Following completion of the stipulated cut off point for applications since the passing of the Microcredit Act, the Bank of Jamaica (BOJ) said it has to date received just a little over 100 applications from entities seeking licence.
In an e-mailed response to queries from the Business Observer, the central bank said that of the 111 applications that it has so far received, 97 took place during the month of July, 71 of which were sent between July 29-30 (the last two days of the transition period under the Microcredit Act) with four additional applications coming after the period. As an industry largely unregulated, it is speculated that an estimated 200 microlenders or more are currently operating in the local market. MFIs, in most instances, provide financing to individuals and micro, small, and medium-sized enterprises (MSMEs), usually offering easier outlets for securing access to finance.
The microfinancing sector, most of whose enterprises were largely operating informally before the Act passed in Parliament last year, has since then been placed under the regulation of the central bank. The Act, which seeks to regulate MFIs aims to also provide greater financial inclusion, improve customer service and greater disclosure to customers.
While the BOJ did not disclose the number of approvals it has so far granted, seasoned microcredit firm Access Financial Limited last month indicated that it was among the first set of entities to receive approval for a licence from the central bank. The company which provides personal and business loans services to a large cross section of SME clients, operates across a network of over 17 locations.
The central bank in guiding the fit and proper requirements, which it uses to determine how and if licences are to be granted to microcredit institutions (MCIs), said that despite a few expressions of displeasure and some stakeholders remaining unhappy about various aspects of its licensing regime, which they have deemed too onerous for businesses, licences will only be granted on completion of some chief processes. These the central bank said must include: an acknowledgement of receipt, internal assessment of sufficiency, communication and feedback on applications and completion of an assessment within 90 days, followed by notification as to whether it will issue or not issue a licence.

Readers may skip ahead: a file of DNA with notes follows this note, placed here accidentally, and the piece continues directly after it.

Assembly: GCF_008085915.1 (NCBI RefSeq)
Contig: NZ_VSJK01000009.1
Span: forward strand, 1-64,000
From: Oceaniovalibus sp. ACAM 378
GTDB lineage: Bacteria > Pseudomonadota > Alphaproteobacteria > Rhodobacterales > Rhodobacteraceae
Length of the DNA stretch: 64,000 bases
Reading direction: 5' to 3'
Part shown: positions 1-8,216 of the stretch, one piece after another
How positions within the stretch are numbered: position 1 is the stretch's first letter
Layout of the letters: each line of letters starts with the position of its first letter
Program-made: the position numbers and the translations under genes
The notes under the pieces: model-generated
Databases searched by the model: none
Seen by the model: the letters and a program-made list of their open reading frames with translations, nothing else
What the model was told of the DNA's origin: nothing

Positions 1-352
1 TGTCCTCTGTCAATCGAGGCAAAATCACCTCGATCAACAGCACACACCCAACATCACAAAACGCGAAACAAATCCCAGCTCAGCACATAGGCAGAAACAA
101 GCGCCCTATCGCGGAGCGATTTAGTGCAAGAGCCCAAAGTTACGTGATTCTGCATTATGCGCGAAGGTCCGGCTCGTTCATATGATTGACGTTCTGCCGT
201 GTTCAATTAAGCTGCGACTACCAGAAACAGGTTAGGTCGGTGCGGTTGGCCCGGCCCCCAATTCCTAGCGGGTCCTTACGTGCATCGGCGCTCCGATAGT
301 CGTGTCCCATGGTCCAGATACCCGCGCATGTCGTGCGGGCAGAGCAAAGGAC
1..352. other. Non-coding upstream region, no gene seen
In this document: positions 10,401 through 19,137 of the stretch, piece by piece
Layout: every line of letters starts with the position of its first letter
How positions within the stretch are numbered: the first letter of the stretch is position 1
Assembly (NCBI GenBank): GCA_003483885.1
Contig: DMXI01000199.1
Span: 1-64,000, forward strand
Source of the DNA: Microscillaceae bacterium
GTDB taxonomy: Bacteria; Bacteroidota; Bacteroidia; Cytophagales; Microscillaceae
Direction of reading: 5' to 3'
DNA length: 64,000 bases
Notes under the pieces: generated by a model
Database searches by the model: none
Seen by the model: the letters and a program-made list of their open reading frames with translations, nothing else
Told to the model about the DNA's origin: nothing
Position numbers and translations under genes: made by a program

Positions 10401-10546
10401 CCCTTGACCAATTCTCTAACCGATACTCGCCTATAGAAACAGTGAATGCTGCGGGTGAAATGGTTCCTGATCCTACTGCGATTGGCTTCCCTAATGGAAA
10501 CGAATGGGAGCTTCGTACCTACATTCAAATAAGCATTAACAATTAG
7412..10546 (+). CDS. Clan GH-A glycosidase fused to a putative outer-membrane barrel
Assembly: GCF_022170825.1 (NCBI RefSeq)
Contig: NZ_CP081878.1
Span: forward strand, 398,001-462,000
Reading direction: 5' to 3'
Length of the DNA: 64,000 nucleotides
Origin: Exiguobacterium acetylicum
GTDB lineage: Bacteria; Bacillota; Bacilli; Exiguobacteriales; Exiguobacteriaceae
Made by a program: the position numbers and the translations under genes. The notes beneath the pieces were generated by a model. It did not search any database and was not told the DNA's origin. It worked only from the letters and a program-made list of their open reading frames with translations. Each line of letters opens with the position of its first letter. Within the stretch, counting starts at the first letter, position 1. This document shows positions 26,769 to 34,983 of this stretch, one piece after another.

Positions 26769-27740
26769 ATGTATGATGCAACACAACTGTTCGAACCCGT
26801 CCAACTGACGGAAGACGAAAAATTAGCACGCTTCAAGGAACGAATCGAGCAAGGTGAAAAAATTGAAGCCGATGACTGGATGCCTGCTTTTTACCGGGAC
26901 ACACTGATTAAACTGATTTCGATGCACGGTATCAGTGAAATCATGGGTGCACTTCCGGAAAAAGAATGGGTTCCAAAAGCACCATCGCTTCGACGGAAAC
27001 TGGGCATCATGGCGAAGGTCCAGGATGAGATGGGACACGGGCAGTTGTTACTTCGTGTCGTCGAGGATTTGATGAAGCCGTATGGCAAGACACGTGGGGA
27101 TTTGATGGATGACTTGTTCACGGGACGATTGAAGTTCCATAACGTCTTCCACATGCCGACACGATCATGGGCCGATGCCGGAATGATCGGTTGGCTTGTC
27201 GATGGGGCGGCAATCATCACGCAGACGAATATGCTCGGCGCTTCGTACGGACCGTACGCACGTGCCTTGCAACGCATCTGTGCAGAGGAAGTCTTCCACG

Implemented in July 2021, the Act requires MFIs to become licensed and fully compliant in 12 months â€” this took effect in July 2022.
The BOJ said for those entities failing to meet timelines or even comply with the provisions of the Act, they run the risk of being forced to cease operations.
“In this regard, our expectation is that all microcredit lending entities which were in business prior to the end of the transition period (ended July 2022) would have applied by the deadline or otherwise exited the system.
“Of course, new enterprises which are interested in participating in the microcredit lending space are free to apply at any time,” the BOJ said in its response, further issuing warning that persons offering microcredit services without having the requisite licence to do so shall be in breach of the legislation as per Section 9(1) of the Act which recommends a number of penalties in cases where offences are liable for conviction.